1. re: A Fish Called Wanda

                  I also slice them quite thin - but with a knife and maybe 1/4 inch slices and then sautee them with mushrooms - shitake are nice.

              2. I steam them in a bit of water in a skillet then add butter (love to make browned butter ahead of time) and toasted walnuts and a bit of dijon with fresh lemon, s & p. Yum!!! Since everyone has recommended roasting I will have to try this, I love other veggies this way.

                1. Without wanting to pick a nit, but is it brussel sprouts or Brussels sprouts?

                  1 Reply
                  1. re: taco_belle

                    it's brussels sprouts.

                  2. I usually trim them, then half-cook them (about seven minutes) in a big pot of rapidly boiling salted water and then into ice water. Then I cut them in half and dry them, then either saute them in some oil with chopped crisp bacon, or dress them with a sharp cheese sauce in a gratin dish with a mixture of Parmesan and panko crumbs over the top and run them into a hot oven/broiler - the toaster oven does this very well. I've also just steamed them, and we like that OK, but I prefer a little excitement...

                    1. I par boil them, cook longer if you like a softer brussels sprout, cut them in half and douse them in Good Seasons Italian dressing made with apple cider vinegar. Sounds too simple to taste this good. Beats the calories of mayonnaise.

                      1. I love Bussels sprouts as does my #3 son, so we have them frequently and I try lots of recipes to see if I can convert #1 and #2 sons.
                        I had a major success last week with a recipe I got from epicurious.com. I made half a recipe for three of us, which would have easily served four. Even #2 son had to admit they were good.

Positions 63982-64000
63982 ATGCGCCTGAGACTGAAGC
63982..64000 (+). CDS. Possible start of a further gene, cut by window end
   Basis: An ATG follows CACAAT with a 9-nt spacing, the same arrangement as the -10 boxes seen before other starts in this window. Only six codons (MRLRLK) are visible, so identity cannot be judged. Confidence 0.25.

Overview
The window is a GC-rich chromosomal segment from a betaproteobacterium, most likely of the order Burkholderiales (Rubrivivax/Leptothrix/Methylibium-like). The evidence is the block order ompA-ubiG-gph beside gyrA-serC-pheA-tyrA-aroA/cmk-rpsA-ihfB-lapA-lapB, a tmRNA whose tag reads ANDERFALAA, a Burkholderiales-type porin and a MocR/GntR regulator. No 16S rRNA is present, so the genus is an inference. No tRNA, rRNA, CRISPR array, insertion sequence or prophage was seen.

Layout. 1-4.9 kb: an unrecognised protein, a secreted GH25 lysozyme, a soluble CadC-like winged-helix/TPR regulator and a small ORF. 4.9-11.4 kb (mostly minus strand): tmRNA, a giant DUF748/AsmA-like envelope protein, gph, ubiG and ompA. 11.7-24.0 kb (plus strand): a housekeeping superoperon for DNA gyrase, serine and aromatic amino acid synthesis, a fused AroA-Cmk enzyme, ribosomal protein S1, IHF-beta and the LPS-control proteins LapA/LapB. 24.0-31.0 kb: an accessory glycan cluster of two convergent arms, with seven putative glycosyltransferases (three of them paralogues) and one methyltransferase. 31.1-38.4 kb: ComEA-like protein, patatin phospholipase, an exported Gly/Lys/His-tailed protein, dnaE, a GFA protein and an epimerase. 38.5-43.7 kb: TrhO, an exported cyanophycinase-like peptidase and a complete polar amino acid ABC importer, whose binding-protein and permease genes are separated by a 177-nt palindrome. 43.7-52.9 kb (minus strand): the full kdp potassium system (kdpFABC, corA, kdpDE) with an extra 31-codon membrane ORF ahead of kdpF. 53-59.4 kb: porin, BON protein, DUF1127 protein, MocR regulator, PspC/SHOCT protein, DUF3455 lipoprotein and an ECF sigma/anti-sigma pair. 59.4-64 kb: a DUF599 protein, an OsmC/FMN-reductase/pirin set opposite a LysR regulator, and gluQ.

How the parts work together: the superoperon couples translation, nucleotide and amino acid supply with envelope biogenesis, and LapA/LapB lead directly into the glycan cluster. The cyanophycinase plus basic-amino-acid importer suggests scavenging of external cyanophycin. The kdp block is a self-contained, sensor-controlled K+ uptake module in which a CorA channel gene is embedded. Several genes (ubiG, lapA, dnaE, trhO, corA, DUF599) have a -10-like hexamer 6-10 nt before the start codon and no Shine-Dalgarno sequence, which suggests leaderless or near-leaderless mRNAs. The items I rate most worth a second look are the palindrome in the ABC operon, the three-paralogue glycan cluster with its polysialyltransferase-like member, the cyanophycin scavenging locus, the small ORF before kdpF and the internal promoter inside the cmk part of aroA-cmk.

My other favorite recipe is the sauteed pancetta and garlic one where you saute the previously blanched sprouts in the pancetta.

                        Link: http://www.epicurious.com/recipes/rec...

                        1. I became enamored of them when I had them in a small Italian restaurant in 1970's Santa Cruz. (anyone remember Leona's? near present-day R. Avanti)
                          Leona served them steamed and dressed with what I remember like a tart-sweet dressing, sort of like Russian salad dressing. Boy, were they good! Turned around my childhood aversion to sprouts.

                          But today, I can't hack the horrible odor that lingers when I cook them. I don't mind broccoli or cabbage cooking, but sprouts smell so much stronger to my nose. Even if I cook them in a packet on the BBQ, when opened and brought in the house--yuck, the next morning I find the smell disgusting. I throw open the windows and turn on the fans even when it's cold outside.

                          Seems to me I've seen 'tricks' posted, but can't find them. Any suggestions , all you sprouts lovers?

                          1 Reply
                          1. re: toodie jane

                            Try cooking them in a microwave oven in a bowl with just a little water covered with plastic wrap which has a few vents to let excess steam out. This approach minimizes odour and is a great way to cook them.

                          2. My way for brussels is to clean and pull off outer leaves, then steam or simmer them with a little salt until nearly done (the cook really quickly). While they're cooking, I toss some butter and a little olive oil in another pan, saute a chopped or sliced shallot and 1-2 cloves crushed garlic until the shallot is soft, drop in a good splash of dry white wine, stir and cook for a few until the alcohol cooks off. While that's happening, I drain the sprouts and add them to the now cooked off sauce, stir well and plate. Yummmm.

                            1 Reply
                            1. re: caiatransplant

                              Definitely the braised brussels sprouts from All About Braising. My kids inhale them... so good!

                            2. My 3 favorte ways to prepare fresh srpouts
                              1. Roasted
                              2. Steamed
                              3. Shredded

                              From there you can let your culinary talents take them in different directions.

                              1. We love Brussels Sprouts and eat them at least once a week in fall/winter. I take the simple approach... pull off discolored/limp outer leaves, trim the bottom (if needed) and then cut a slit into the bottom about half-way up.

                                Steam for a few minutes (depend on the size - 5-7 minutes) in a skillet with just a little water and some salt. When they are fork tender, but not mushy, drain off the water. Throw in a knob of butter or a drizzle of olive oil and a big squeeze of fresh lemon juice. Put the cover on and give it a good shake to coat the sprouts. Done.